Texas Governor Does Not Veto HPV Vaccinations Bill

Armen Hareyan's picture
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HPV Vaccination Bill in Texas

Good afternoon. In early February I initiated a national debate by ordering the widespread use of the HPV vaccine, which protects women from the deadly human papillomavirus that serves as the most common cause of cervical cancer. Since then, the legislature has countered that order with the passage of House Bill 1098; a bill which awaits my action by today.

During that timeframe, a debate which affects real lives has been hijacked by politics and posturing.

I have never seen so much misinformation spread about a vital public health issue: whether it is the effectiveness of the vaccine, the impact of the order on parents' decision-making authority, or the impact this will have on the behavior of young women.

But the fact remains: my order always has been and always will be about protecting women's health.

And while I respect the voice of the legislature, this issue has never been about the separation of powers, but the saving of lives. Those legislators who claim this is about their right to determine public policy have succeeded in overturning my order. But if they care about succeeding in stopping the spread of the second most deadly cancer among women, and not just asserting their power, then they will turn around and pass legislation to make access to the HPV vaccine as widely available as possible.

Instead, they have sent me a bill that will ensure three-quarters of our young women will be susceptible to a virus that not only kills hundreds each year, but causes great discomfort and harm to thousands more. Instead of vaccinating close to 95 percent of our young women, and virtually eliminating the spread of the most common STD in America, they have relegated the lives of our young women to social Darwinism, where only those who can afford it or those who know about the virtues of it will get access to the HPV vaccine.

In fact, this legislature has not only overturned an order that could save women's lives, but they put rider language in the budget that prevents the state from funding vaccines for low-income women if it is mandated by the commission. This is shameful.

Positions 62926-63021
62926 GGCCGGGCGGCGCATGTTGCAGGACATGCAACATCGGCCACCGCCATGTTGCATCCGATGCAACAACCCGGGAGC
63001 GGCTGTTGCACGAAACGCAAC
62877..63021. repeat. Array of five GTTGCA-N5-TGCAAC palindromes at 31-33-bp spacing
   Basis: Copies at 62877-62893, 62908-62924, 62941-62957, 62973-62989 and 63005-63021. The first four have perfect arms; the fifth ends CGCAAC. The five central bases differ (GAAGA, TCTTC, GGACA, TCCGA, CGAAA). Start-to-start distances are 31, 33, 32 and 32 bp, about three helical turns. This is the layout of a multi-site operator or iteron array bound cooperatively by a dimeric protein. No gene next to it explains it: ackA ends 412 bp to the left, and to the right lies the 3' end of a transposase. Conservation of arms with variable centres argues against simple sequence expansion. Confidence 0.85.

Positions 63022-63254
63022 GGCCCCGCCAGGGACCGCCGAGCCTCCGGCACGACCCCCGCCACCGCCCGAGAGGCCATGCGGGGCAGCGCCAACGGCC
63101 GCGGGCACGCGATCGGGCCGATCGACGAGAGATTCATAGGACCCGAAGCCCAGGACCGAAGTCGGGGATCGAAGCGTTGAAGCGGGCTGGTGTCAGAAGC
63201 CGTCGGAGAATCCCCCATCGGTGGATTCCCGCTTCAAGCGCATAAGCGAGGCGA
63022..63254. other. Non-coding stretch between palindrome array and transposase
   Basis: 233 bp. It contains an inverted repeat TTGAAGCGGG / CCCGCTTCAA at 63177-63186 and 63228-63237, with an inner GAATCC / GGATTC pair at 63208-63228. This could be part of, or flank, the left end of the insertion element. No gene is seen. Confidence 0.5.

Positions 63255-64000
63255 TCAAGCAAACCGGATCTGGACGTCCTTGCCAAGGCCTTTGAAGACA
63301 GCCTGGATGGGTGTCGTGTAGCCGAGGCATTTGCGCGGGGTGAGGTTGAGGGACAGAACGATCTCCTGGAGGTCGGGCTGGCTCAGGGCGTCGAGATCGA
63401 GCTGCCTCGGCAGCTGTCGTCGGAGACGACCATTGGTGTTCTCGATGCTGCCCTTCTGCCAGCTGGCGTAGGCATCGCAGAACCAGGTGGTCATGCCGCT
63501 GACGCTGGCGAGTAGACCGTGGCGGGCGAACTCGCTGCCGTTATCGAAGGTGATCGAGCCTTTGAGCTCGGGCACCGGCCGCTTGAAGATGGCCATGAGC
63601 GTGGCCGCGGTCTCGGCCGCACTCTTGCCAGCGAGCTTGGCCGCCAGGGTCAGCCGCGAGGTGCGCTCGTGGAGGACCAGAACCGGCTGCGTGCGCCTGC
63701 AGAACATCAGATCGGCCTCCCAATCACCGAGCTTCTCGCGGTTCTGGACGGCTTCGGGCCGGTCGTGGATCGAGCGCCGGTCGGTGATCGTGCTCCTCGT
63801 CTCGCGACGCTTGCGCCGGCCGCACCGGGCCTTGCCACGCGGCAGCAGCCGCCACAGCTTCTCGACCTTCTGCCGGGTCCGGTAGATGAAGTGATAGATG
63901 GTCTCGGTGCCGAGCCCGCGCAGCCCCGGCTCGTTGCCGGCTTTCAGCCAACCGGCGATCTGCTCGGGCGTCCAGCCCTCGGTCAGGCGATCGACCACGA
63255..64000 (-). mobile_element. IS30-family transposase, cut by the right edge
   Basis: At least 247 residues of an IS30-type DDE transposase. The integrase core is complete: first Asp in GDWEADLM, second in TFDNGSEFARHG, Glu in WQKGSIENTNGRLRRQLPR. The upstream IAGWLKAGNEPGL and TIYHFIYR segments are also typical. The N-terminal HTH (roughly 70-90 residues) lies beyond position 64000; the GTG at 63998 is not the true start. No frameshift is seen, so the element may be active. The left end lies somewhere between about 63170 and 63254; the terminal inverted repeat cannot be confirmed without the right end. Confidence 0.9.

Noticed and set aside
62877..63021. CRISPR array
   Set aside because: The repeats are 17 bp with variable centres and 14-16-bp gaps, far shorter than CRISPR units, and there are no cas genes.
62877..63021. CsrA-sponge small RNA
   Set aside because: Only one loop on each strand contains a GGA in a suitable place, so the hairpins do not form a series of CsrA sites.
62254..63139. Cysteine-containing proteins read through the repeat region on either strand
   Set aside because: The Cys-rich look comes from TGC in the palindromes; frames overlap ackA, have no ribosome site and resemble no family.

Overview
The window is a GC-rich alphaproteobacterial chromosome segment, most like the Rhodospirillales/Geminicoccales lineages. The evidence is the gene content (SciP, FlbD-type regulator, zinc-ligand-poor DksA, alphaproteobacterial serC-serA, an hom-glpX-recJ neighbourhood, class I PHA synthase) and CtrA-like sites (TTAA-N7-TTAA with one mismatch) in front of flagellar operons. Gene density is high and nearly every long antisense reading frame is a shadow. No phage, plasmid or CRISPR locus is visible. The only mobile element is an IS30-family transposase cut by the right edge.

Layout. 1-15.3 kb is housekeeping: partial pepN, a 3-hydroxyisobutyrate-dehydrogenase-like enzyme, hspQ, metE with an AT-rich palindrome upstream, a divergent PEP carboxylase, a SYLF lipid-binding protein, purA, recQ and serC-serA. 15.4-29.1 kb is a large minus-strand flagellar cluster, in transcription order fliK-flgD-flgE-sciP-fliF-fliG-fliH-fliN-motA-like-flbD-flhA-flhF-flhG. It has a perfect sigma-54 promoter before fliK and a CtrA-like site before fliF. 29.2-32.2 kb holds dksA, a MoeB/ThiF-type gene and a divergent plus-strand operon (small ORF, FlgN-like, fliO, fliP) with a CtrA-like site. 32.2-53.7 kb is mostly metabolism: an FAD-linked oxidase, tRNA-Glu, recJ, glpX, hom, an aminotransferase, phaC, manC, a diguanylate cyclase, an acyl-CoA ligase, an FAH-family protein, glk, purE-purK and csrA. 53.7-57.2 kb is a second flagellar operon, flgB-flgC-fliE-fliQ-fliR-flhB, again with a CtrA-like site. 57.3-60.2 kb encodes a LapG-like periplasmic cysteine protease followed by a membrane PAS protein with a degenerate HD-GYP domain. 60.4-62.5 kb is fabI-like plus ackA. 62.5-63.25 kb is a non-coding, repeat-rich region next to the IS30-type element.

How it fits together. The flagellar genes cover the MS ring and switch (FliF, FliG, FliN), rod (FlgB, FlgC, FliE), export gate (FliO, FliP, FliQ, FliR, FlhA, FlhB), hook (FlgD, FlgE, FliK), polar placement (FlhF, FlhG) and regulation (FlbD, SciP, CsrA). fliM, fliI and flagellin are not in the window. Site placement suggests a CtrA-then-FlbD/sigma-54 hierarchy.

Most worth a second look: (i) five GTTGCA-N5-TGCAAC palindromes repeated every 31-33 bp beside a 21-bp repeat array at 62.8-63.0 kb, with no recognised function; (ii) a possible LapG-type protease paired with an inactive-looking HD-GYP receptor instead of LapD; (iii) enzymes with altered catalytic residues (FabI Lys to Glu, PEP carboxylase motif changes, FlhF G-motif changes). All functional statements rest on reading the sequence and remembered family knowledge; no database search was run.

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Not only does this not make sense in terms of social policy, it doesn't make fiscal sense. The cost of providing this vaccine to eligible young women through the Vaccines for Children program and Medicaid is less than $13 million in general revenue each year, while the cost of treating HPV-related cervical diseases is $173 million in direct medical costs each year.

I am also mystified by the argument that making this vaccine widely available encourages promiscuity, especially from legislators who voted for a needle exchange program that encourages drug addicts to continue to abuse illegal drugs.

The fact of the matter is, even when young people are cautious, and abstain from risky behavior, they could still become a victim of HPV, either from a marriage partner, or worse yet, as a victim of rape. Such is the story of Amanda Vail, who was raped and now must forever fight HPV. Amanda, thank you for your courage, and for standing here with me today.

Amanda's story is made all the more tragic by the circumstances surrounding her contracting of this virus. But it is nonetheless a tragedy for every woman who contracts this disease, regardless of the circumstances. And it is the tone of this debate that has disturbed me most. The notion of forgiveness and grace has been totally lost in this debate. People make wrong choices. Our society is full of such individuals who have found redemption from past mistakes.

But if we had a vaccine for lung cancer, would we stop its widespread use because it might send a message that it is okay to engage in an unhealthy behavior like smoking?

The sad irony is, if you or I had a family member suffering from cervical cancer, there is no treatment we would rob them of if it could take away the pain and bring them back to health. And yet, we won't provide them the vaccine that can prevent all that pain and suffering - that death sentence - to begin with because of the message it might send? What about a message of grace, compassion and forgiveness for anyone who has made wrong choices? Have we lost sight of that?

Banning widespread access to a vaccine that can prevent cancer is short-sighted policy. Critics cannot legitimately point to science or medicine to back up their claims. Nor can they hide behind the veneer of parental rights when parents can opt out. Nor can they say that it encourages wrong choices with any real legitimacy, and even if they could, they do so without regard to a higher imperative: which is to save lives.

And this is not some arcane policy debate. We're talking about real lives. Lives like Barbara Garcia, whose battle with cervical cancer now confines her to a wheelchair. She won't live to see her 9 year old son one day graduate from high school

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